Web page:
It’s time for another Pop Culture League challenge. Last week was a simple one, but this time the prompt took a little more thought. Everyone has Olympics on the brain (except me, I watched maybe half an hour here and there) and thus, the question is this: if ________ was an Olympic sport, I’d have a gold medal. What am I really, really good at? It’s tough to analyze yourself. I consider myself to be pretty good at lots of different things, but nothing sprang to mind as being world class, which an Olympic medal certainly would require. I’m a good Dungeon Master, but far from the best. I am a good problem solver, and creative, but not in comparison to the best and brightest of the world. I talked it over with my wife, and she said to quit overthinking it, and told me exactly what my greatest strength was.
I can remember useless trivia with the best of them. Without a doubt, if that was an Olympic sport, there would be multiple gold medals hanging on our fridge.
What sort of useless trivia? Well, I have an uncanny knack for remembering exact situations and moments based on things that seem totally random. For example, I remember exactly what flavor snowcone (blueberry cream) I was reading on a hot summer day when I accidentally spilled it on my aunt’s copy of X-Men #137. I can recall what issue of Batman I was reading when I took a trip with my grandparents to a a family cemetery on Memorial Day in 1989. (It was Detective Comics #601 with art by the amazing Norm Breyfogle). I remember exactly what my parents got me for my 15th birthday (a Sony Walkman, with cool earbuds in a wind-up case), because of the book I was reading at the time, Orson Scott Card’s novelization of the movie The Abyss.
There’s more to it than that, though. It goes beyond just personal memories. I am very good at remembering things I read, and since I read all the time when I was younger (not nearly as much as I’d like to these days, I’m afraid), my brain is full of both interesting, useful facts and also near-useless factoids. FASERIP, the mnemonic for remembering all of the different statistical categories in TSR’s Marvel Super Heroes RPG is a good example. I remember that the special effects team in Return of the Jedi had trouble getting the AT-ST Scout Walker crushed by Ewok logs to look right, using several different types of metal before settling on nickel. Oh, and I know that the Hardy Boys always keep $50 stashed in the steering wheel of their car. So if you ever see them, and need a loan, don’t believe them if they say they’re broke.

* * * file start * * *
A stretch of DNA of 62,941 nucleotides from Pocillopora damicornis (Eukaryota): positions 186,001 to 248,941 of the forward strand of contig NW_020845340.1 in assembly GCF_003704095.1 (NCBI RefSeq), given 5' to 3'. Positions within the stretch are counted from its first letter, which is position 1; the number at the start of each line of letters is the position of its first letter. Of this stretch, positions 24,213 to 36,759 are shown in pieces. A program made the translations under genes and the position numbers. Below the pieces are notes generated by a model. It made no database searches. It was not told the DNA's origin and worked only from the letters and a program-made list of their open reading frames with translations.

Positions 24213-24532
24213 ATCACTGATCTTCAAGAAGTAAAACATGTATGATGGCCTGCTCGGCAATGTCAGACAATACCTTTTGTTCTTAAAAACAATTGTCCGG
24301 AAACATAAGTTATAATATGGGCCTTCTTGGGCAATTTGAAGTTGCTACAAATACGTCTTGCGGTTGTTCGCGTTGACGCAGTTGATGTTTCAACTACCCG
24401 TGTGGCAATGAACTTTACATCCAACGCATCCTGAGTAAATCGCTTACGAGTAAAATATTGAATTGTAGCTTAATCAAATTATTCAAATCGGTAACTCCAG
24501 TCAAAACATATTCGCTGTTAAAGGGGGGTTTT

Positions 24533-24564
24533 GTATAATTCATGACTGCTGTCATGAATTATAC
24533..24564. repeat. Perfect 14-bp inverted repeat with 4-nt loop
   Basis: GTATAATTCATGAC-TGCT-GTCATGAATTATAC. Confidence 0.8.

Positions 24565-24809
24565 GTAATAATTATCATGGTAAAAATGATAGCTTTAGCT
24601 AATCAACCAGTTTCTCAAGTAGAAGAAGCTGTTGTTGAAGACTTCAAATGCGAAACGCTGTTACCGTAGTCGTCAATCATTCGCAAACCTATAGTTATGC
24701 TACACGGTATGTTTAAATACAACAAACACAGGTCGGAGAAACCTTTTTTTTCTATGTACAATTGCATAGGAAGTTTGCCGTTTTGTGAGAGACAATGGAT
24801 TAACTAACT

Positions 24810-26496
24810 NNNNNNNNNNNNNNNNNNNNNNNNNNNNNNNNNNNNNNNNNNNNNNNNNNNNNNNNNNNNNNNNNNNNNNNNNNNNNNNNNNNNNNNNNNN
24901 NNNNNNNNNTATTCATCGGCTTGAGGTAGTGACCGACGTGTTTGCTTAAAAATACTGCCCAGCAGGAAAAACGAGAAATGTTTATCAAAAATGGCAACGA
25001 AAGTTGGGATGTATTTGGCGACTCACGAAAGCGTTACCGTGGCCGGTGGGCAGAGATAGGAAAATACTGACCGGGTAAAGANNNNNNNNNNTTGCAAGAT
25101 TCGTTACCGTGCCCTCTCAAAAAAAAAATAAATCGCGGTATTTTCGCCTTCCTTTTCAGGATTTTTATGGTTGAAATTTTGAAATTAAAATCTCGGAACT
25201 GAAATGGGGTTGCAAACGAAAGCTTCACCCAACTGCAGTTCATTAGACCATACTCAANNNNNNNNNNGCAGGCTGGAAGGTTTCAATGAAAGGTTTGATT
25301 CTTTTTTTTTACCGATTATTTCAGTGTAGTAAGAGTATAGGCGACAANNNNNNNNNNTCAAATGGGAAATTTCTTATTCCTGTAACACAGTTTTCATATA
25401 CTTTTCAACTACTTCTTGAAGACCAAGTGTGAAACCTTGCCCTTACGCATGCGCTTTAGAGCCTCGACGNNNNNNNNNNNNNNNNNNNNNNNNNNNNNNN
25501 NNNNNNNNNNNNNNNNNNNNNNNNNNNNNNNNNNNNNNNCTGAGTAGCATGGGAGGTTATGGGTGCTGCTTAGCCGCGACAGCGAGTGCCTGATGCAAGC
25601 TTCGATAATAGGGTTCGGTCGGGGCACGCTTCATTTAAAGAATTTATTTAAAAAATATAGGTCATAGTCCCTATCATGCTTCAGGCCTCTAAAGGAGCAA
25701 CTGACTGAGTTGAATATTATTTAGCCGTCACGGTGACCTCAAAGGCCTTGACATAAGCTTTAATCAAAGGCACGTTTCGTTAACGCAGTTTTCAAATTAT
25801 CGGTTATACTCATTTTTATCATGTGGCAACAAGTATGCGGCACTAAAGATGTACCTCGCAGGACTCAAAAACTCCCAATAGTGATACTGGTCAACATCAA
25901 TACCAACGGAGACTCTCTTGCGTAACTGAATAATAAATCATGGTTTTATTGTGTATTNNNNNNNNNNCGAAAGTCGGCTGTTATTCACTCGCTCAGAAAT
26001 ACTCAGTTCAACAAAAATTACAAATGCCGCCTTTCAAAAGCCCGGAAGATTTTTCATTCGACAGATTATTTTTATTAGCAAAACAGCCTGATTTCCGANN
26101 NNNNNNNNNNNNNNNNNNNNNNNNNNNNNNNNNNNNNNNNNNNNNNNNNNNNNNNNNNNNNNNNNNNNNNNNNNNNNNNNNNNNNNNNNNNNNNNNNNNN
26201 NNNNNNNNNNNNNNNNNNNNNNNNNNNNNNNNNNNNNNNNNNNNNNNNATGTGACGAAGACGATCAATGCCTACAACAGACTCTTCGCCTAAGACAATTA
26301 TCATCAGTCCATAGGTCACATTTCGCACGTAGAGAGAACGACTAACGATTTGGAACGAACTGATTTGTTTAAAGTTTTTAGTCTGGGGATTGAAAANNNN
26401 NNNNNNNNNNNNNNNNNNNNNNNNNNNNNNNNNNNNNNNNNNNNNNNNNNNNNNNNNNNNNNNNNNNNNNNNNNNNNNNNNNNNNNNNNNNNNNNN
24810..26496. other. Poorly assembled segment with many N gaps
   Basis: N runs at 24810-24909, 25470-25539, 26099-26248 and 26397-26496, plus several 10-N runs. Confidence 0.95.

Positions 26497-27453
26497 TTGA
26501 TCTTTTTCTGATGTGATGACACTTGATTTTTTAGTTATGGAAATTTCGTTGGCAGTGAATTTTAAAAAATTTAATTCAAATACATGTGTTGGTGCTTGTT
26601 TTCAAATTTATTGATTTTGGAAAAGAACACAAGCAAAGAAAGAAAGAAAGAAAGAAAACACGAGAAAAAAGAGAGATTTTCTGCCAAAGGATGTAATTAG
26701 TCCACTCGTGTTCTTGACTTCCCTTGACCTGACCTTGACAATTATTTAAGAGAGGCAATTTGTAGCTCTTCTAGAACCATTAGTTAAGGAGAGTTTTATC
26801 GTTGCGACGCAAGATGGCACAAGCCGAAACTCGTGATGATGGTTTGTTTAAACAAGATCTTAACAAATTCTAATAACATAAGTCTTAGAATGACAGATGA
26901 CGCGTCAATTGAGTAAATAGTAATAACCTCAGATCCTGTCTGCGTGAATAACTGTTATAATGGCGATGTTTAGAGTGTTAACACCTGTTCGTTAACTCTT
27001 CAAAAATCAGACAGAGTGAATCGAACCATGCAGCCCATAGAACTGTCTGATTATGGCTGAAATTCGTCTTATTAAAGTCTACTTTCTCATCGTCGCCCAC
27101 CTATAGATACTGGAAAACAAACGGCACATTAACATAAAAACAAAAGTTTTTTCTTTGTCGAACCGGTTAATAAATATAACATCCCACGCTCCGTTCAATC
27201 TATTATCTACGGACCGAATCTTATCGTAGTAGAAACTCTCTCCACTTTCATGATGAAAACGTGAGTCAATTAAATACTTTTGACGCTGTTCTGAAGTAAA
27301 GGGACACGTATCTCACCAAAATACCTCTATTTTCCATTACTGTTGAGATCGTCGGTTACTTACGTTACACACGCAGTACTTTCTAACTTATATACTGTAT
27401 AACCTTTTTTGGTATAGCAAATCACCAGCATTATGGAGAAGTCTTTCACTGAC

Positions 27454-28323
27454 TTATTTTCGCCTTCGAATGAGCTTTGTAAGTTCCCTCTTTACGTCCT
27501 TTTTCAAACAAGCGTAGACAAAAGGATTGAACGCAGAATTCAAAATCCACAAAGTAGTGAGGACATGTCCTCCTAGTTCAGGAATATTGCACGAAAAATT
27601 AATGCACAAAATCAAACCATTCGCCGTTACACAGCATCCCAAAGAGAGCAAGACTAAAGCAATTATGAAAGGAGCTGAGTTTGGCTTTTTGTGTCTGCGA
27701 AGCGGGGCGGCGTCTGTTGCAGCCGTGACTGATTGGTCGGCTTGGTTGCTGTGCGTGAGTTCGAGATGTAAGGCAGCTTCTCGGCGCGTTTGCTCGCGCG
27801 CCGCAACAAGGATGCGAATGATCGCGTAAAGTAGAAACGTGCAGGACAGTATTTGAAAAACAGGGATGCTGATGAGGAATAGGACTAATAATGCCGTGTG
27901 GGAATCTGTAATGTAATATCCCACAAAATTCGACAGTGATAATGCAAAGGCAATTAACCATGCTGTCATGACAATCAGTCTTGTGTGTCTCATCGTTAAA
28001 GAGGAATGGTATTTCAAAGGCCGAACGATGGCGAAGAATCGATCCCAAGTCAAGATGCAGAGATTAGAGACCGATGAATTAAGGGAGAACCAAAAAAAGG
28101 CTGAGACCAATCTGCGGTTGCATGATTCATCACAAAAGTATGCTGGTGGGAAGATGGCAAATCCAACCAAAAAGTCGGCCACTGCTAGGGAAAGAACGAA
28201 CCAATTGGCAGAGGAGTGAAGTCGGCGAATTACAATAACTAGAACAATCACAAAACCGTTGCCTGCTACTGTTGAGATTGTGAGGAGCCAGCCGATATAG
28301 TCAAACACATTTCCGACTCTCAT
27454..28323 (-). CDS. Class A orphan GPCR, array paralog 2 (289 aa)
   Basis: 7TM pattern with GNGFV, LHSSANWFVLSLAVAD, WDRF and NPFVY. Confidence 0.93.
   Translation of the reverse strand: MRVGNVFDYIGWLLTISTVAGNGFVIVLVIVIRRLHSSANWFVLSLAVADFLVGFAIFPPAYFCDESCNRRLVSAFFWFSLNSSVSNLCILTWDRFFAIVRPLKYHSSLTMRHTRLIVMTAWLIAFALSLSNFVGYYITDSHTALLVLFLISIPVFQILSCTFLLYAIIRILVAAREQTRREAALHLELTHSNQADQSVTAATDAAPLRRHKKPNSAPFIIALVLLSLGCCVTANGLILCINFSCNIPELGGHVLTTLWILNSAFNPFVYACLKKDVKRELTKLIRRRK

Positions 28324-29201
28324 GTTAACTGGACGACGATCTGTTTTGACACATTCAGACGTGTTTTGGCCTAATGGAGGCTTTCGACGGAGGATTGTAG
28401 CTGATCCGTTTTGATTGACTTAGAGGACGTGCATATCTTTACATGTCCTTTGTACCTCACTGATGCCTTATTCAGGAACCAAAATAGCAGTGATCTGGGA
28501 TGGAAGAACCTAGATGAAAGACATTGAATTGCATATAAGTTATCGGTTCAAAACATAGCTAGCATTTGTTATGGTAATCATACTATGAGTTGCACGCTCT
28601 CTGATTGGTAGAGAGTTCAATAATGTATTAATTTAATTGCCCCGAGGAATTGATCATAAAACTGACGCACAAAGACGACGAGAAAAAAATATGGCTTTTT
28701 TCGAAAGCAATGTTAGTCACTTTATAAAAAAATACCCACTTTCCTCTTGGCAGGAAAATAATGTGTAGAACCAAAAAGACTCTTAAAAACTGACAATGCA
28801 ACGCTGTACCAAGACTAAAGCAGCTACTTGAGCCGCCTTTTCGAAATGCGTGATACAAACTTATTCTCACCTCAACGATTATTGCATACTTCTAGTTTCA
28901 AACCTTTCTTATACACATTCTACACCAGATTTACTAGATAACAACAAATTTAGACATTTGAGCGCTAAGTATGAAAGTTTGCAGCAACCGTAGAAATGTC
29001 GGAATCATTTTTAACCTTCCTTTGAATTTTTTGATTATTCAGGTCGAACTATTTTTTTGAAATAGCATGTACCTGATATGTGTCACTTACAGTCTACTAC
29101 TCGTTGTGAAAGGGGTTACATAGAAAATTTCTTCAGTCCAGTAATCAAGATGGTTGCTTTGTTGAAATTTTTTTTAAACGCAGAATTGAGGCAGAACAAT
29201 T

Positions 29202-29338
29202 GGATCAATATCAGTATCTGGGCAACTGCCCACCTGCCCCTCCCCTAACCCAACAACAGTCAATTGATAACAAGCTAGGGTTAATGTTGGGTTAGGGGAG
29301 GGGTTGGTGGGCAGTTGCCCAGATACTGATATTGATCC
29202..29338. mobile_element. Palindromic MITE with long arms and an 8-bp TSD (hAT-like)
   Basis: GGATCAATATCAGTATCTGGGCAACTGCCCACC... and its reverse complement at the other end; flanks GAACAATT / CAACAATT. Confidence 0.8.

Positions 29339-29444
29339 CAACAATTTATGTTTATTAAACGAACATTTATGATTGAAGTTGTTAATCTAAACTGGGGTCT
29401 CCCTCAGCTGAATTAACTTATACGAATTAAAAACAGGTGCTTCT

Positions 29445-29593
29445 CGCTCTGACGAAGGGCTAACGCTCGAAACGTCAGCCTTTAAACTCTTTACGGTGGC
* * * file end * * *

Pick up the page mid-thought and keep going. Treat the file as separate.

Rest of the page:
Probably the best example, and the one that surely spawned my wife’s declaration of my perfect gold medal event, comes from when we were first dating. She understood my love for Star Wars, as evidenced by my mania for collecting Power of the Force figures as well as the lifesize Princess Leia standup in the apartment I shared with two other geeks. For my birthday, she got me Star Wars Trivial Pursuit, the classic original trilogy version. I was quite excited, and looked forward to the next game night when we could play. I got all my Star Wars fan friends together (the cross section of my friends and Star Wars fans is quite sizeable) and we played a game. My team went second. The other team answered about a dozen questions correctly before missing one, like “Who was the actor who played Lobot?” or some such.
Following this, my team went, and we actually managed to win the game without missing a question. One friend bellyached at one of our answers after the win. “How could you possibly know the number of the docking bay that the Millennium Falcon was pulled into?” Incensed at these accusations of cheating, I replied that I remembered it from playing the Star Wars Collectible Card Game, which featured Docking Bay 327 as a location. I don’t think I was the only one who began questioning my life decisions and priorities after that evening. I still have the game, though we haven’t played it since. It’s a great reminder of a fun memory, and I am so glad my wife decided to go ahead and marry me anyway, despite the Star Wars weirdness.
So there you go, the only Olympic event I could earn a gold medal in: knowledge of useless trivia.
Here are some other fun entries for this week’s Pop Culture League Challenge:
Jathniel is also a big fan of Star Wars Trivial Pursuit. I didn’t read this before I wrote mine, I promise! We’d get along well, I am sure.
Rediscover the 80s is a world class Contra player. As a fan of co-op and the NES, as well as the Konami code, I approve.
The Toy Box takes the gold medal for cataloging toys. My Transformers wish list spreadsheet might give him a run for his money.
The other awesome contributions to the challenge can be found at Cool and Collected.